Intel's push into the Pentium 4 depends on it, Micron's lucrative deal for DDR memory hinges on it, the Xbox depends on it, and the future of memory technology in the PC hangs on it too.
And exactly what is it, in this case? The answer is the legal struggle between Rambus, Infineon, Hyundai and Micron over whether the first party owns the patents to two types of memory. If it does, the three other parties will have to pay Rambus to license synchronous DRAM and double data rate (DDR) technology.
A whole lot of other PC players may also have to do so as well.
Now that Infineon has filed its papers in its up-and-coming legal case against Rambus Inc, it seems that the whole thing may hang on whether or not someone from the Mountain View firm said or did not say anything at one or more JEDEC meetings many moons back.
Rambus bases its legal case against Infineon, Hyundai, Micron and anyone else who it might sue now or in the future, on the fact that it owns patents on double data rate (DDR) and synchronous memory and that people will have to pay royalties because of that. The question that it owns patents on its own Rambus proprietary memory model is in no doubt whatever.
The Micron case, serendipitously similar to the Infineon and Hyundai cases, is rather neatly summed up at these pages here.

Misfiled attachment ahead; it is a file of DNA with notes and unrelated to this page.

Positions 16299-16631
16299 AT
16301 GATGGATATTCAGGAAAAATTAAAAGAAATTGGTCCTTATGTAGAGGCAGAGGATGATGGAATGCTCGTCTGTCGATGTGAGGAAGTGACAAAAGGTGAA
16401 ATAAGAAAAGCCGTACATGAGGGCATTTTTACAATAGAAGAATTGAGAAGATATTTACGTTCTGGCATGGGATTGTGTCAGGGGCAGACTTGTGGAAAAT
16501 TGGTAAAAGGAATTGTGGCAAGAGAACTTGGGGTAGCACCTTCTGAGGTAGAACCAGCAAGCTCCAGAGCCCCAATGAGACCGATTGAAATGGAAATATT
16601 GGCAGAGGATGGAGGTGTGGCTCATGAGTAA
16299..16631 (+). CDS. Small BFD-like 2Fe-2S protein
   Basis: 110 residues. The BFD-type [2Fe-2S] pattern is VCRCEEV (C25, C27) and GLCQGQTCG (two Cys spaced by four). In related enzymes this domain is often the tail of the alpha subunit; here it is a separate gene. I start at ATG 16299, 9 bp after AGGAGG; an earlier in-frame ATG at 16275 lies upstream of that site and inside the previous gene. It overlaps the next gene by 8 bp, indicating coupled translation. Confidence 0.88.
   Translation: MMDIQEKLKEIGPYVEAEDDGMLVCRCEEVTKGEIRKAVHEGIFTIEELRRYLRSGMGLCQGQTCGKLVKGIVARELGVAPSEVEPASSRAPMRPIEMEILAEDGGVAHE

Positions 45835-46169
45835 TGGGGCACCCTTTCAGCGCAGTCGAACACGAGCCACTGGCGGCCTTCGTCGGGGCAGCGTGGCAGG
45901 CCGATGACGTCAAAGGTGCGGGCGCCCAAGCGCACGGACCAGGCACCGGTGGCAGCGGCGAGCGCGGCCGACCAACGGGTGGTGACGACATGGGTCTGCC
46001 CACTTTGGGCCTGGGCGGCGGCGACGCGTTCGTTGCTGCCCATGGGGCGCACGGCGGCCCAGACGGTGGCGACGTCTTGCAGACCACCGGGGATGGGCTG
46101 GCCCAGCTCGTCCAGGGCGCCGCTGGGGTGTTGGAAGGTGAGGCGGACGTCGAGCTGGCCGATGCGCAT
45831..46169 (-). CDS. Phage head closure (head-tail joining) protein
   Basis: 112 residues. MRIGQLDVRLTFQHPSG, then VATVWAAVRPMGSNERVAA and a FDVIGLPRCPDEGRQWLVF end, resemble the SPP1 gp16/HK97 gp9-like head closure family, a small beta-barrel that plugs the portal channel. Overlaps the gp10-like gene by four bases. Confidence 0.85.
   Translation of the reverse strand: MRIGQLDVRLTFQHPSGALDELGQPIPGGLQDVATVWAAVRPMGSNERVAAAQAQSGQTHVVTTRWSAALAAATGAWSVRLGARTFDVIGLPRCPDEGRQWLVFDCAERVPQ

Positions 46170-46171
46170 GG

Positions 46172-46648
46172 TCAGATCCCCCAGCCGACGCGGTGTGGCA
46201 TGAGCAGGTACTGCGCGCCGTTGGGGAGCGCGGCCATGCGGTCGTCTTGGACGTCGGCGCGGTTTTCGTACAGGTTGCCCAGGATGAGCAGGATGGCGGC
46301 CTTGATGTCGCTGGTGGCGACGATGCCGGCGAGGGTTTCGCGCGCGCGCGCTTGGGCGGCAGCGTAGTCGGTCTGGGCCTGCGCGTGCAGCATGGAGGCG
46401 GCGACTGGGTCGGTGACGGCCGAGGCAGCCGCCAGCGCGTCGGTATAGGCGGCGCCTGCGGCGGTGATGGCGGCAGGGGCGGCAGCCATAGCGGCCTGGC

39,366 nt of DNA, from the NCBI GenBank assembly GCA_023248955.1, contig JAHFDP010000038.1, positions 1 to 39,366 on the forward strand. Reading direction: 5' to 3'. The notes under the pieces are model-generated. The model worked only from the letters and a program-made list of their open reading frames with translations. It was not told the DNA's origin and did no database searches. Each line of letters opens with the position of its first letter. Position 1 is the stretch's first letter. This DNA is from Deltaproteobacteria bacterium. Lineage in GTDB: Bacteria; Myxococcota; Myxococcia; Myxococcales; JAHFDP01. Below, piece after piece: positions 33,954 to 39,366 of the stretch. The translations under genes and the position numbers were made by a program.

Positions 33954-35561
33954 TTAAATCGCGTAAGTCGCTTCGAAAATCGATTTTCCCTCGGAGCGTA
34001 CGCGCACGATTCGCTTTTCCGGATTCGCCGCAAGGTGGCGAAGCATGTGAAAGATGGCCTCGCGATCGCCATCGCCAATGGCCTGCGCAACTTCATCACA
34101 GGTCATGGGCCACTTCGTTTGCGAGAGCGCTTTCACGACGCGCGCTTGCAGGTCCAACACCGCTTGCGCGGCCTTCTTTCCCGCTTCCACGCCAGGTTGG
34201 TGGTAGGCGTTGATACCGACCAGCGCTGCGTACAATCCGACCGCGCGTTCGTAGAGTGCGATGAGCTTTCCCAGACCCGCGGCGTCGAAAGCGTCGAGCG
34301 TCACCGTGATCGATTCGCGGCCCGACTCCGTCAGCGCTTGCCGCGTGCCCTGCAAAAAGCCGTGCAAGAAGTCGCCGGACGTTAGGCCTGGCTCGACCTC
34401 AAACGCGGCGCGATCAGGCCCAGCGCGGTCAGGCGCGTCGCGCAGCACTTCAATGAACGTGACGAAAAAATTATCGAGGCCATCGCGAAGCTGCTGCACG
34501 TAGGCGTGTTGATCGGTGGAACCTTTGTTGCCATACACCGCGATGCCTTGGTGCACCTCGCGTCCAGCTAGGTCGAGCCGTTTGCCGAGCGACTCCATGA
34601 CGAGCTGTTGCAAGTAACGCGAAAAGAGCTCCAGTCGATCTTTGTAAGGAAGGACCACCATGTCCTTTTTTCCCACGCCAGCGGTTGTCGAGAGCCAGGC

The Infineon and Hyundai legal dockets, however, are now in the public domain, thanks to the Rambusite message boads, and it is clear from these papers, and from the Rambus refutations therein, that the legal arguments, which will be rehearsed in detail in different court rooms during the course of this year, depend on whether Rambus should have told other JEDEC members it had made the decision to apply for patents for SDRAM and DDR.
The Infineon docket 57, which you can also find on the Rambusite, pages 19 to 21, suggests that Rambus Ink felt itself under no obligation to say anything.
During meetings of JEDEC, when SDRAM and DDR were discussed, Rambus members present said nothing, very loudly.
Lawyers, and for that matter judges, will need to decide whether the fact that Rambus said nothing during JEDEC meetings should be held against it. We've often found ourselves in meetings where we just listened, said nothing, but thought about plenty of things. Is it then, a crime not to speak?
Rambus' stance is that the minute JEDEC changed its rules about speaking forth on such matters, suits from the firm stood up and started speaking at length and in volume.
As one of the Rambus Shorty Longs pointed out on an investor board, antitrust legislation and all the rest of that stuff is just so much tommy rot.
Later this year, judges will be forced to cut this Gordian Knot and the whole direction of the PC industry may then well hang on this Zen-like legal argument.
Until then, Micron, Via, Intel, Microsoft, Rambus, AMD, every PC manufacturer, every mobo maker and every consumer on the face of the planet will just have to wait. It's the sound of silence. ®